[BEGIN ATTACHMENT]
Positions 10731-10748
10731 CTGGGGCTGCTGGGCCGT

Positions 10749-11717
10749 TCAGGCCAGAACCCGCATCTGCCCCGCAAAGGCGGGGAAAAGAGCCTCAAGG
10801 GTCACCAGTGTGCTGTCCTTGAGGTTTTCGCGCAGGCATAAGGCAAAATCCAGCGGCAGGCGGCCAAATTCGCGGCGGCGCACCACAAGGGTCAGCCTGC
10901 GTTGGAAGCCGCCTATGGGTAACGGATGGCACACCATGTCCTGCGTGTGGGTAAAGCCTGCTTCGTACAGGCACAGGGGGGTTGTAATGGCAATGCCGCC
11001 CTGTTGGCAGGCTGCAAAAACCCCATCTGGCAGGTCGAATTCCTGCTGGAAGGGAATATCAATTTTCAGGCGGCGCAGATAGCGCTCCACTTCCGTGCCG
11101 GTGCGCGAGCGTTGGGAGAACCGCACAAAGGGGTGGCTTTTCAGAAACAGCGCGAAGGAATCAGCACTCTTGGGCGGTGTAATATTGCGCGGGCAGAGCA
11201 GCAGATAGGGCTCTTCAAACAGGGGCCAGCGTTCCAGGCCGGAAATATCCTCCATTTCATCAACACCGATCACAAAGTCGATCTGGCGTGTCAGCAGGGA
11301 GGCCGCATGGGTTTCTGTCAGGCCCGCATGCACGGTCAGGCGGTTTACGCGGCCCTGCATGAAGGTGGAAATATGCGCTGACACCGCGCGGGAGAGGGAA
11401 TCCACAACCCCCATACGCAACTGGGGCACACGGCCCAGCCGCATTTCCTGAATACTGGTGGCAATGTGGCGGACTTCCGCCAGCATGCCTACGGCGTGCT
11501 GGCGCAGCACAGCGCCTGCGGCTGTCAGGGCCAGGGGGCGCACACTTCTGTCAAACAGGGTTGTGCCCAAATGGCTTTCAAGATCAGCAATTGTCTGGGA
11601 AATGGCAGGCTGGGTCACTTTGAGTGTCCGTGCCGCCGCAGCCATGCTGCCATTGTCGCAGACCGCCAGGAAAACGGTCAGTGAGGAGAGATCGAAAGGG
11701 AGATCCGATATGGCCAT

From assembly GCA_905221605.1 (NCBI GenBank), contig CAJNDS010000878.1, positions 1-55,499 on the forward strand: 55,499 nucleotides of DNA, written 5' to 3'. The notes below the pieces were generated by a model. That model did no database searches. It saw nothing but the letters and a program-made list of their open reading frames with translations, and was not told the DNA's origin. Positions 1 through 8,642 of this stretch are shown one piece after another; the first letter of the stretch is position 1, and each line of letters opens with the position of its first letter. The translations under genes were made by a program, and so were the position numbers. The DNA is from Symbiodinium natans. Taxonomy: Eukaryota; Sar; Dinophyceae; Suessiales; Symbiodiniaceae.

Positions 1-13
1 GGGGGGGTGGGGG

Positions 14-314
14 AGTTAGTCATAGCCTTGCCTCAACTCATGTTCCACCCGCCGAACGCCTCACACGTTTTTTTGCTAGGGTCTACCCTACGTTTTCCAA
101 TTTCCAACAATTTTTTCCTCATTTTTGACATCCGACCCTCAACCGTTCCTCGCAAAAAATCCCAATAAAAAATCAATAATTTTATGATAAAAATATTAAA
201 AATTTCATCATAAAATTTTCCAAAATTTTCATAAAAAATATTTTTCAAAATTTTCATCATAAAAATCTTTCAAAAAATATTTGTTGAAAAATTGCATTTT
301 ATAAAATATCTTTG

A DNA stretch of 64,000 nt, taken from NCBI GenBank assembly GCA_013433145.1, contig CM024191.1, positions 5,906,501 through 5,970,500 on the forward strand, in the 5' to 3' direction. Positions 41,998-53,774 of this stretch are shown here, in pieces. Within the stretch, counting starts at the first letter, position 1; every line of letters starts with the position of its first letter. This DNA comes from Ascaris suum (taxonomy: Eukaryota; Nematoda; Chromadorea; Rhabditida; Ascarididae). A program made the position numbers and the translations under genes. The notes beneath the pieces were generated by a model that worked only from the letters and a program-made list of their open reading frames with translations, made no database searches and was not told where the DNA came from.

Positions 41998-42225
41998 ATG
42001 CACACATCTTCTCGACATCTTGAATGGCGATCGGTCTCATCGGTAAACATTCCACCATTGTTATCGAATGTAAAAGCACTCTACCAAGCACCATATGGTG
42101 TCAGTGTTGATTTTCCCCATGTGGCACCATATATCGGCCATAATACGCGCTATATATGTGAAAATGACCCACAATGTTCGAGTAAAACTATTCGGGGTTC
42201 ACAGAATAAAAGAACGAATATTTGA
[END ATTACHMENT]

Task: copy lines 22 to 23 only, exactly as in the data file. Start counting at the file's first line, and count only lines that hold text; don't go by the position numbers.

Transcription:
301 ATAAAATATCTTTG

A DNA stretch of 64,000 nt, taken from NCBI GenBank assembly GCA_013433145.1, contig CM024191.1, positions 5,906,501 through 5,970,500 on the forward strand, in the 5' to 3' direction. Positions 41,998-53,774 of this stretch are shown here, in pieces. Within the stretch, counting starts at the first letter, position 1; every line of letters starts with the position of its first letter. This DNA comes from Ascaris suum (taxonomy: Eukaryota; Nematoda; Chromadorea; Rhabditida; Ascarididae). A program made the position numbers and the translations under genes. The notes beneath the pieces were generated by a model that worked only from the letters and a program-made list of their open reading frames with translations, made no database searches and was not told where the DNA came from.